1928 also marked the first year of Henry Ford’s next huge success after he announced that a new Ford car would replace the Model T. More than 400,000 buyers purchased the all-new Model A Ford sight unseen!

Ford Motor Company went on to sell 5 million Model A Fords in just four years.

 


 

1938 – The Peoples’ Car

While not an American-built car, the Volkswagen Beetle was introduced in Germany as “The Peoples’ Car” in 1938. This icon would eventually surpass the Model T Ford to become the best-selling single-model automobile in world history. It would take the Beetle 37 years of sales to exceed the standing record of 15 million cars sold, as opposed to what Ford achieved in just 19 years.

 


 

1948 – Futuristic Dreams

The 1948 Tucker Sedan was like no other auto previously produced. It featured many safety innovations including the first pop-out windshield, padded dash, passenger crash chamber, and a center headlight which turned with the steering wheel to light the way around corners.

Powered by a helicopter engine mounted in the rear and capable of sustained speeds of 120 mph, the Tucker ’48 was introduced to great fanfare and public interest.

Due to financial problems and a Grand Jury indictment, only one prototype and 50 cars were produced before the venture collapsed. All defendants in the case were found not guilty, but their acquittal came too late to save the company. This example shown is the 47th of 50 cars produced, and is the lowest mileage original Tucker in existence with less than 65 original miles!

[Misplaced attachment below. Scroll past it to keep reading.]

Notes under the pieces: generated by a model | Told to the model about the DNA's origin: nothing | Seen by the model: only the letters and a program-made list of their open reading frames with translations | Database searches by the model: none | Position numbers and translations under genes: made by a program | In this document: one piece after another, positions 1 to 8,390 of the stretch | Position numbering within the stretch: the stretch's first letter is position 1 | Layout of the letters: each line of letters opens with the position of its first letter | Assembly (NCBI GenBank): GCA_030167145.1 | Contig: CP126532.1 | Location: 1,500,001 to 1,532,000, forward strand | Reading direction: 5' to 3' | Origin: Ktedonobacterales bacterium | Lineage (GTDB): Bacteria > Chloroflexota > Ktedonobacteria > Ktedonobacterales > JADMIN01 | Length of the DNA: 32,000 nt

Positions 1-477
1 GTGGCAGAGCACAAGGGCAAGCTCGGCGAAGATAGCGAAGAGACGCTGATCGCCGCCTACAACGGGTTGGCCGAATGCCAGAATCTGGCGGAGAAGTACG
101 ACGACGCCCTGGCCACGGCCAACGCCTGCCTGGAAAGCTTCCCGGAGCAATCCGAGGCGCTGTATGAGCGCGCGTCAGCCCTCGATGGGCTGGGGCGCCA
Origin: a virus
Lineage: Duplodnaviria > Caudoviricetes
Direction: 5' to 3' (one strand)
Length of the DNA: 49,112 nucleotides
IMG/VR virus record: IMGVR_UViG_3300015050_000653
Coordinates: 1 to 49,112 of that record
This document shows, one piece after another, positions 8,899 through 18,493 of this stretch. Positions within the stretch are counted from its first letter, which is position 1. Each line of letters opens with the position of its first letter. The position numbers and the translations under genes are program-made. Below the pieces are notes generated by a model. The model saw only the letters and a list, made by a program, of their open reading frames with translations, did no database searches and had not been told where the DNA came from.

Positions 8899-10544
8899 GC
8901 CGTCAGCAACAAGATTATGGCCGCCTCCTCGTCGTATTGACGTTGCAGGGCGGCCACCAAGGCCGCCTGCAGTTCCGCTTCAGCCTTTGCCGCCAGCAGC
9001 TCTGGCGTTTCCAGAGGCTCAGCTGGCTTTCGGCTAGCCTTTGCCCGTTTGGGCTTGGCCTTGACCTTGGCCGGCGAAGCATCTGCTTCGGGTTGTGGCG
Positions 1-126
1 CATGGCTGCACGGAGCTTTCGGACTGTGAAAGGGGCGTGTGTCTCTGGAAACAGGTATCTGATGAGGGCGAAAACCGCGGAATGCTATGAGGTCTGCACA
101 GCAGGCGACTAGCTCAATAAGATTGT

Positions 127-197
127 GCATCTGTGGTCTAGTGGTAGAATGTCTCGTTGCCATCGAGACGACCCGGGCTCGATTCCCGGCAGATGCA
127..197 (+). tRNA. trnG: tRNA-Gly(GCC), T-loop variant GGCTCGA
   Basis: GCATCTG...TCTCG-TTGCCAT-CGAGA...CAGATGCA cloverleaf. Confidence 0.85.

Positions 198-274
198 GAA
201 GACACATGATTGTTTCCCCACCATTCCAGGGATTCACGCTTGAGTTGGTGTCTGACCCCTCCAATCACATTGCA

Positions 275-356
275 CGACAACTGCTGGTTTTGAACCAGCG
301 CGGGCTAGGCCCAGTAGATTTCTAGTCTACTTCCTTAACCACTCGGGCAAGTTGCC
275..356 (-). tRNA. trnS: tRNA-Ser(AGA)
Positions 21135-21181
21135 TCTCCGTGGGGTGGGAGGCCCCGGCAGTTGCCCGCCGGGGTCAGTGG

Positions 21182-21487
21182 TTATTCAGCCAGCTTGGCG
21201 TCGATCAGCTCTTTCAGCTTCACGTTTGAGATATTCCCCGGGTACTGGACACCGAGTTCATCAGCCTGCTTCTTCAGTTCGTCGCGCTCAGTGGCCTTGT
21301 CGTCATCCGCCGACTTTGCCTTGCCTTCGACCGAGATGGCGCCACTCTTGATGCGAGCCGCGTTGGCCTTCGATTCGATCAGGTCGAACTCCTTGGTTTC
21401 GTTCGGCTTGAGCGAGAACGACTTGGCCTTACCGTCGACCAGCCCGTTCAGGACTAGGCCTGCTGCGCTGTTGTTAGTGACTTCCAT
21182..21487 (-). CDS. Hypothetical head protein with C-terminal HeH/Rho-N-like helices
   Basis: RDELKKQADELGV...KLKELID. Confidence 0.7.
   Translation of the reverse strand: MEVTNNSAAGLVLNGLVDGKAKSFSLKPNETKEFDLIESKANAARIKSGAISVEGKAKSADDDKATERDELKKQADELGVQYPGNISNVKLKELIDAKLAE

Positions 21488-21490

1958 – Strong and Steady

While Ford and Chevrolet have traded being first in U.S. sales on and off since 1927, Chevrolet began a remarkable streak of claiming that top honor beginning in 1936 and holding it for two decades. Ford recaptured the sales lead in 1957, but then a recession hit the U.S., naturally impacting consumers.

Chevrolet easily regained the industry sales lead in 1958, in part due to the introduction of the all-new Impala model, which is still produced today.

 


 

   

1968 – Automotive Safety

In 1968, seat belts, padded dashboards, safety glass, and other automotive safety features – many appearing 20 years earlier on the 1948 Tucker Sedan – became mandatory equipment. Congress enacted Federal Motor Vehicle Safety Standards partially in response to Ralph Nader’s book, “Unsafe at Any Speed,” which vilified Chevrolet’s rear-engine Corvair by calling it “a one car accident.”

The Corvair Rampside Pickup displayed, with its rear-mounted, air-cooled engine and side loading ramps, was still one of the most innovative vehicles in GM history.

 


 

   

1978 – Smaller, More Reliable and Fuel Efficient

Following more than a decade of producing gas-guzzling high-performance muscle cars the American auto industry was forced to adapt to the reality of the early 70s oil crisis, enactment of Federal Clean Air Act, and the 1978 CAFE Fuel Economy Standards.

The American buyer had shifted their attention to smaller, cleaner to operate, higher-mileage cars. Subcompact cars such as the Chevrolet Vega and Chevette, Ford Pinto, and AMC Gremlin and Pacer have become symbolic of the era.

 


 

 

1964 Checker Taxi Cab

This Checker New York City Taxi Cab is a survivor of Hurricane Harvey – August 2017 from Kingwood, Texas, and will be on display at the Auto Show.